AFFF’s role in military operations has been significant, particularly in emergency response and firefighting. These roles involve working in environments where AFFF would have been used including where firefighting training or actual fire emergencies occurred. Identifying veterans potentially impacted by Aqueous Film-Forming Foam (AFFF) involves understanding the specific roles and environments in which military personnel were likely exposed to AFFF.

It’s important to recognize that the potential for AFFF exposure extends beyond the most obvious groups like firefighters, due to the widespread use of this foam in various military contexts.

  1. Military Firefighters: This group is at the forefront of those potentially impacted by AFFF. Military firefighters, in all branches of the service, used AFFF extensively in training exercises and in responding to fire emergencies, especially those involving aircraft, vehicles, and fuel storage areas.
  2. Veterans Stationed at Airfields and Naval Bases: Personnel stationed at airfields and naval bases where AFFF was routinely used in firefighting drills and emergencies are also at risk. This includes military staff who worked in close proximity to areas where AFFF was used.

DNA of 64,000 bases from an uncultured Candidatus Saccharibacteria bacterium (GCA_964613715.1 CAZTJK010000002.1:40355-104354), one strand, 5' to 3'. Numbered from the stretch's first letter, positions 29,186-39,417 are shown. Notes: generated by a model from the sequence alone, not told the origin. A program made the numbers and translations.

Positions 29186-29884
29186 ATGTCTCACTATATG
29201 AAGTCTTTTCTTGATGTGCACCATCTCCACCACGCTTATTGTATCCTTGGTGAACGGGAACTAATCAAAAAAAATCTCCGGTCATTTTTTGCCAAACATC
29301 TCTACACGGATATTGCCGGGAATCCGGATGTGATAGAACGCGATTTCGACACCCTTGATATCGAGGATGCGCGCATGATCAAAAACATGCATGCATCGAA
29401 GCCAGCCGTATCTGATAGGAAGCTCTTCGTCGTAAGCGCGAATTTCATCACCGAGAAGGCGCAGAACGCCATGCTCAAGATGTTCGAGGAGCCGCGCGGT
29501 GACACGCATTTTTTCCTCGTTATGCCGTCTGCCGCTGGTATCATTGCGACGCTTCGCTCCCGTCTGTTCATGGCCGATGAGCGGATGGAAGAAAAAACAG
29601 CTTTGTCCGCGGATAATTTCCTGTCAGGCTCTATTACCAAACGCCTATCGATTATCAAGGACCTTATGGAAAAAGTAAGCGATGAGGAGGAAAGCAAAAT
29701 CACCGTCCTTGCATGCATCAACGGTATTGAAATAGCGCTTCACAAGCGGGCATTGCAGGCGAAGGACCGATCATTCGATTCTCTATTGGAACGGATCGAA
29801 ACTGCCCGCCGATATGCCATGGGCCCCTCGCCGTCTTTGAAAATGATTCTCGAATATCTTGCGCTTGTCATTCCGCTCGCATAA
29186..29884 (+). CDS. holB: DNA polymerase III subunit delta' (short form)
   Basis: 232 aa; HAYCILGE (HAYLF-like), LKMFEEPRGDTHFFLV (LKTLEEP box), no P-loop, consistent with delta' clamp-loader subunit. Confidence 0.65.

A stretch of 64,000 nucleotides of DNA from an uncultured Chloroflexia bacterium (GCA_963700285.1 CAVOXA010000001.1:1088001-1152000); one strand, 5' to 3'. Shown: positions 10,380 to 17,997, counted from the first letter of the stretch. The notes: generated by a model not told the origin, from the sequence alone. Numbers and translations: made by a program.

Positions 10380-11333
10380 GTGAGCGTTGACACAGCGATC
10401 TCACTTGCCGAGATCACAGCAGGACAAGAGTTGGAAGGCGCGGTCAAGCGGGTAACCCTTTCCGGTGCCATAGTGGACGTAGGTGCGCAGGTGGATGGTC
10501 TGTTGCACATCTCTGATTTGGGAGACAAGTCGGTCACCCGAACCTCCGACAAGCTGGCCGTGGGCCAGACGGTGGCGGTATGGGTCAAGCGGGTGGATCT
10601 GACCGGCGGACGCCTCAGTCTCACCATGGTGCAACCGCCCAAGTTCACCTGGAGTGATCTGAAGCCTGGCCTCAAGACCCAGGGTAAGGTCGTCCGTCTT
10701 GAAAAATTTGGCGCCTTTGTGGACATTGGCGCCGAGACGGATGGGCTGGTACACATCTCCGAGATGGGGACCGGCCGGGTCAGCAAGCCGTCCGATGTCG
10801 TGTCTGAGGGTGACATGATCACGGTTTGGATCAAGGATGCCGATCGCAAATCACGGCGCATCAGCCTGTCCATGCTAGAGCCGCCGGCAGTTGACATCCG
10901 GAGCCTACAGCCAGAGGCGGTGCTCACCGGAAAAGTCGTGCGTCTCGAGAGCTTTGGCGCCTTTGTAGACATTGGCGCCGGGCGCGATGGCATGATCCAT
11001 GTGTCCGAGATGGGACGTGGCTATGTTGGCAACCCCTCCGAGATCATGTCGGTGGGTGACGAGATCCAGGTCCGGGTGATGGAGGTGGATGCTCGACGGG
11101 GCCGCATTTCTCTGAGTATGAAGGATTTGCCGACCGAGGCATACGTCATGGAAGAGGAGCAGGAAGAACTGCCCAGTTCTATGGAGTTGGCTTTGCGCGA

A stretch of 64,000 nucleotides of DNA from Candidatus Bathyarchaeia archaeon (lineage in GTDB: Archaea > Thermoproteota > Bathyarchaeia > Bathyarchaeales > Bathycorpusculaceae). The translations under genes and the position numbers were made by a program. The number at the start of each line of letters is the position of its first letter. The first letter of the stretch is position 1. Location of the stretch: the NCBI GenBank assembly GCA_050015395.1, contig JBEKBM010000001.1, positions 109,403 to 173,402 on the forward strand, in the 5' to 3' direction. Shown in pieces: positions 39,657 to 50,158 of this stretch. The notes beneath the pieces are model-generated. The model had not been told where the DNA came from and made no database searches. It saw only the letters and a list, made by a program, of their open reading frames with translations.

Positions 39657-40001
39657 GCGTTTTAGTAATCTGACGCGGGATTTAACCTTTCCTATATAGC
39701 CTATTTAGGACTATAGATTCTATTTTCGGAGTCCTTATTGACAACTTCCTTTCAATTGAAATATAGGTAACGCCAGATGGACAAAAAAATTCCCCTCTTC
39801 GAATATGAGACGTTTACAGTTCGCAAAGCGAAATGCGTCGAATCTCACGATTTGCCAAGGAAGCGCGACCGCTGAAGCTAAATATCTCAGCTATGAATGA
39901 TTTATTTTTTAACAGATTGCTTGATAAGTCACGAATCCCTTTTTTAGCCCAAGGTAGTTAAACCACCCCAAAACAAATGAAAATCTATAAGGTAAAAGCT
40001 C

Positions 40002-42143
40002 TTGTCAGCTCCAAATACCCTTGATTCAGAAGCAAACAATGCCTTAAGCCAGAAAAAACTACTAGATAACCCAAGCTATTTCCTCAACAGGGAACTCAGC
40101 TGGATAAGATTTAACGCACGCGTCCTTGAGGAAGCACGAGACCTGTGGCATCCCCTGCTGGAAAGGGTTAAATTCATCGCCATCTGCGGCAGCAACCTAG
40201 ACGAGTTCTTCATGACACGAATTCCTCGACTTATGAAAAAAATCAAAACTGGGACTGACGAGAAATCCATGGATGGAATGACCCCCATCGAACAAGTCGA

3. Veterans Involved in Crash Rescue Operations: Those part of crash rescue operations, particularly in the Air Force and Navy, may have been exposed to AFFF during their service. This includes personnel involved in emergency responses to aircraft crashes where AFFF was deployed to extinguish fires.
  4. Personnel Involved in Training Exercises Involving Firefighting: Military training exercises that included firefighting drills using AFFF could have exposed a wide range of service members. This exposure could have occurred in all branches of the military during routine training to prepare for emergency situations.
  5. Maintenance and Cleanup Crews: Veterans who were involved in the maintenance and cleanup of areas where AFFF was used may have been exposed to residue of the foam. This includes personnel responsible for the upkeep of firefighting equipment and the cleaning of training or accident sites.